Therapy, therefore, is typically the standard for CHF, including cessation of Adriamycin and introduction of the usual medications. Late onset tends to exhibit less severe ventricular dilation and systolic dysfunction, more severe diastolic dysfunction, and more marked endocardial and myocardial fibrosis, he said.
Data from the 1970s to 1990s showed a one-year survival rate of less than 50% percent for the early-onset condition. Data on outcomes with newer treatments are generally lacking, Dr. Colan said, and most reports do not distinguish between the early and late forms. A newer study in adults (Tallaj JA et al: J Heart Lung Transplant 2005;24:2196–2201) showed that most of the cases were late onset (average of 6.4 years after starting doxorubicin), that there was a five-year survival rate of 80%, and that 50% of patients regained normal left ventricular function.
The report described a comparison of patients who received just ACE inhibitors alone with those receiving ACE inhibitors plus beta-blockers. Those receiving the combination therapy appeared to have a better outcome, with normalization of LVEF.
Dr. Colan mentioned carvedilol, a nonselective beta-blocker with potent antioxidant properties, because it received a lot of press earlier this decade. When given to rats, carvedilol reduced doxorubicin toxicity, and there were case reports of recovery from doxorubicin congestive heart failure in adult patients. But since recovery is now “not considered so rare,” he said it could not necessarily be ascribed to carvedilol and is still an open question.
Dr. Colan said that cardiologists are increasingly being faced with the issue of subclinical doxorubicin-related CHF, since the incidence is far higher than that of congestive heart failure itself—“and almost certainly accounts for the instances of late cardiac failure.”
The manifestations are different from dilated cardiomyopathy in that patients typically have nondilated ventricles with reduced wall thickness, elevated wall stress, normal to moderately impaired systolic function, and almost always, diastolic dysfunction.
“Normalization of function after completion of therapy can be followed years later by deterioration, and therefore, just because it's subclinical doesn't mean it's not important,” Dr. Colan cautioned. Again, the severity of injury is dose-related but with sensitive methods, can be detected at cumulative doses as low as 200 mg/m2.
In a study of children treated with a median cumulative dose of doxorubicin of 352 mg/m2 and followed for a median of 11.8 years (Lipschultz SE et al: JCO 2005;23: 2629–2636), “the primary observation is that as a group, these patients are subject to slow but nevertheless relentless progression,” Dr. Colan said.
Cardiotoxicity can persist for years without symptoms, and some reports suggest that when it becomes overt doxorubicin-related CHF, the prognosis is poor and perhaps worse than other forms of dilated cardiomyopathy. Predicting who will end up with late deterioration is difficult, so Dr. Colan's advice and practice is to monitor everyone at risk.
“It is unlikely we are going to prevent the toxicity,” he predicted. “Most likely we are going to find various ways to attenuate the toxicity.” Because anthracyclines are such effective agents, he speculated that the incidence of cardiomyopathy will not decrease. Instead, he said oncologists will probably be able to increase their doses to effect higher cancer cure rates, with no change in the rates of cardiotoxicity.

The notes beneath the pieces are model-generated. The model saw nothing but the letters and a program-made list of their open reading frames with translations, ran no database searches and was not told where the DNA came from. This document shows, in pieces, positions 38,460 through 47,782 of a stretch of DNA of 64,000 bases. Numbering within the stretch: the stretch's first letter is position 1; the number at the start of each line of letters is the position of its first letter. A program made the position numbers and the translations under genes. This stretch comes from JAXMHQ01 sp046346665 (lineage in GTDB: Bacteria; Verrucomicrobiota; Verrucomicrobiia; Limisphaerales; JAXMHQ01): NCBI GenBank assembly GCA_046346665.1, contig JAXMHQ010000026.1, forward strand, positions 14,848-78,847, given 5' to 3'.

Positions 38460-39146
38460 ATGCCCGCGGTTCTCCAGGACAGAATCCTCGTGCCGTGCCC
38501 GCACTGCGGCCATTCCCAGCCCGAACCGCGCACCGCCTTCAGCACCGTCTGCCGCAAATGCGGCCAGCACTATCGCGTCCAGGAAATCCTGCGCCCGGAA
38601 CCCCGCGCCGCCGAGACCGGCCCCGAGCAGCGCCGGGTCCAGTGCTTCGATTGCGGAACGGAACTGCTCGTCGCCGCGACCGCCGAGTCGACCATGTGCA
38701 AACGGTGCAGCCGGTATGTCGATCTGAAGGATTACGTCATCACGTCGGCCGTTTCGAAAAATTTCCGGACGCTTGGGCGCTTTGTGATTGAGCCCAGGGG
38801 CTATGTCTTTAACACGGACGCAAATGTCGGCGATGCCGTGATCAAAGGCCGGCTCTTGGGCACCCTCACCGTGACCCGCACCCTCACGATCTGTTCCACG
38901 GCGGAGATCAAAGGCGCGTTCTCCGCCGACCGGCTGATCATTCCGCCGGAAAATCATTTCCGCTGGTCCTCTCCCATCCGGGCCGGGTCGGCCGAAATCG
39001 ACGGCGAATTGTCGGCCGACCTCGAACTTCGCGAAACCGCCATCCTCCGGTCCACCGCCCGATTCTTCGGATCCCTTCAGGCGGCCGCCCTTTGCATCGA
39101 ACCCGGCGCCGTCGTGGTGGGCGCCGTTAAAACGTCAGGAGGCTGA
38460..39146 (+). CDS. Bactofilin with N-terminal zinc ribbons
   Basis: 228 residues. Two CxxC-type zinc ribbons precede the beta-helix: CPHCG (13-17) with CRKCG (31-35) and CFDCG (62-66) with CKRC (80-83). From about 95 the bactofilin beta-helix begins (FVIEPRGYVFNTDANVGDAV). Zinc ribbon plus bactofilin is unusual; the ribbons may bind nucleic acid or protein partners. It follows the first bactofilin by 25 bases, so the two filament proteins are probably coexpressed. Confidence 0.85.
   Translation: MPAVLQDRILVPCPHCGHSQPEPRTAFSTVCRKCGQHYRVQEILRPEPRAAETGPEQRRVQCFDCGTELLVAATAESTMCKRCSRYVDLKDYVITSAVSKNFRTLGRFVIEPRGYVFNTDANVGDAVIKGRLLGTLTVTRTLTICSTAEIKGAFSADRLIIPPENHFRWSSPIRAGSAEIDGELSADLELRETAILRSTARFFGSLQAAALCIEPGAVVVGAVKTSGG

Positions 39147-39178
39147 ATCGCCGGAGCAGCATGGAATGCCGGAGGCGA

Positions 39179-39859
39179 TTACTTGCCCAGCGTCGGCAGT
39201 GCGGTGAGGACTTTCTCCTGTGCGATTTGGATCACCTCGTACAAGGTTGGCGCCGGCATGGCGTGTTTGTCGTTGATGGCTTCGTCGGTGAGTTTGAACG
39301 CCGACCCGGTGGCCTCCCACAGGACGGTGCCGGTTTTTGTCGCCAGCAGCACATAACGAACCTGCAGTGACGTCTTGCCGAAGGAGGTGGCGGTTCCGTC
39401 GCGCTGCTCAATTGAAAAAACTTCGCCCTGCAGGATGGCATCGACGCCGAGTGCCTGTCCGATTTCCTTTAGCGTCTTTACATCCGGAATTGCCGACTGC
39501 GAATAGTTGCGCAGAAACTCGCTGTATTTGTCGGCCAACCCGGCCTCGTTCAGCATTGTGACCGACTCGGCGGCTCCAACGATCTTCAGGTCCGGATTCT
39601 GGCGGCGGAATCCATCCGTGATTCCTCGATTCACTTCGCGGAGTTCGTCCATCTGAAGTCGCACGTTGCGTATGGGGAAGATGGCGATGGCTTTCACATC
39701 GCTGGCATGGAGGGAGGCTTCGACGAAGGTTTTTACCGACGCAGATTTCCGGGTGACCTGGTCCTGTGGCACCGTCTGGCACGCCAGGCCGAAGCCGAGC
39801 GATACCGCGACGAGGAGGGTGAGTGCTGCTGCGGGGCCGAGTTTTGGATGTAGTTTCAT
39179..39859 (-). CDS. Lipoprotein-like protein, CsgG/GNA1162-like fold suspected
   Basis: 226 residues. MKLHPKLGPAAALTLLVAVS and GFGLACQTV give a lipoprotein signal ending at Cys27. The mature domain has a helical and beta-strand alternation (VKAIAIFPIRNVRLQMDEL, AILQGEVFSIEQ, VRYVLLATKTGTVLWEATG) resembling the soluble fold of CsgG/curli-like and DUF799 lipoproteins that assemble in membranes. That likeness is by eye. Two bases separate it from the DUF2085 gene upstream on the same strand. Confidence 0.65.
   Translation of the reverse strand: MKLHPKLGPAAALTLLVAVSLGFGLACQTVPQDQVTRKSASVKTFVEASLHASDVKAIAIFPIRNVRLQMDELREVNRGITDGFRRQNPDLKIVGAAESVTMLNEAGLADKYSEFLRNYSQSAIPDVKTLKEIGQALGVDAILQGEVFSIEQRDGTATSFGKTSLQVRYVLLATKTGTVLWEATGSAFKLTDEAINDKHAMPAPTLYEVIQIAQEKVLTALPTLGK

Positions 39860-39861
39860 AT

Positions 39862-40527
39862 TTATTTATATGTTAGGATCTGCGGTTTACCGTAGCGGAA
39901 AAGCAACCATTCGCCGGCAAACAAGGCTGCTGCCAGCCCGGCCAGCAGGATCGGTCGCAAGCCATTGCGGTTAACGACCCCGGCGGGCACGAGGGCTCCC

Preventing progression of chronic cardiomyopathy to CHF depends on aggressive monitoring to detect early signs of cardiac dysfunction. “Most patients with cumulative doses greater than 200 [mg/m2] get lifetime surveillance,” Dr Colan said. “Unfortunately, it is unproven at this point that we can prevent progression.”
Studies of ACE inhibitors in children with asymptomatic doxorubicin cardiomyopathy showed early improvements but no long-term benefits in clinical status or clinical course. With little data to go on, standard therapy for CHF is now the norm.
Dr. Colan noted that based on accumulating evidence of mitochondrial dysfunction, some people have recommended supplementation with Coenzyme Q10, which has a rather expensive, out-of-pocket cost based on insufficient data to recommend it.
Some data support using beta-blockers sooner rather than later, he said. But late doxorubicin-related CHF patients may be different from typical CHF patients. The former have a predominantly restrictive diastolic dysfunction, wherein bradycardia would cause reduced cardiac filling and therefore reduced cardiac output, so beta-blockers may be harmful.
“I don't think it's possible to just smudge these together and assume that the response in one group will predict the response in the other,” Dr. Colan warned.
Some reports have shown that beta-blockers have improved outcomes in doxorubicin-related CHF, but these drugs may be very poorly tolerated in patients with restrictive physiology. A trial of beta-blockers may be worthwhile, withdrawing them for poor responses, he said.
Finally, heart transplantation is a viable option if treatment of the cancer was successful. Two obstacles to transplantation are recurrent malignancy and pulmonary hypertension before transplant because of restrictive cardiomyopathy. If pulmonary hypertension is detected with careful monitoring, accelerated transplant listing is warranted, Dr. Colan said.
He concluded that the ability to prevent progression of Adriamycin cardiomyopathy is unproven and that what agent should be used has not yet been determined. Some evidence supports using combinations of ACE inhibitors and beta-blockers. Fortunately, recent reports indicate that the condition is no more refractory to therapy than are other cardiomyopathies.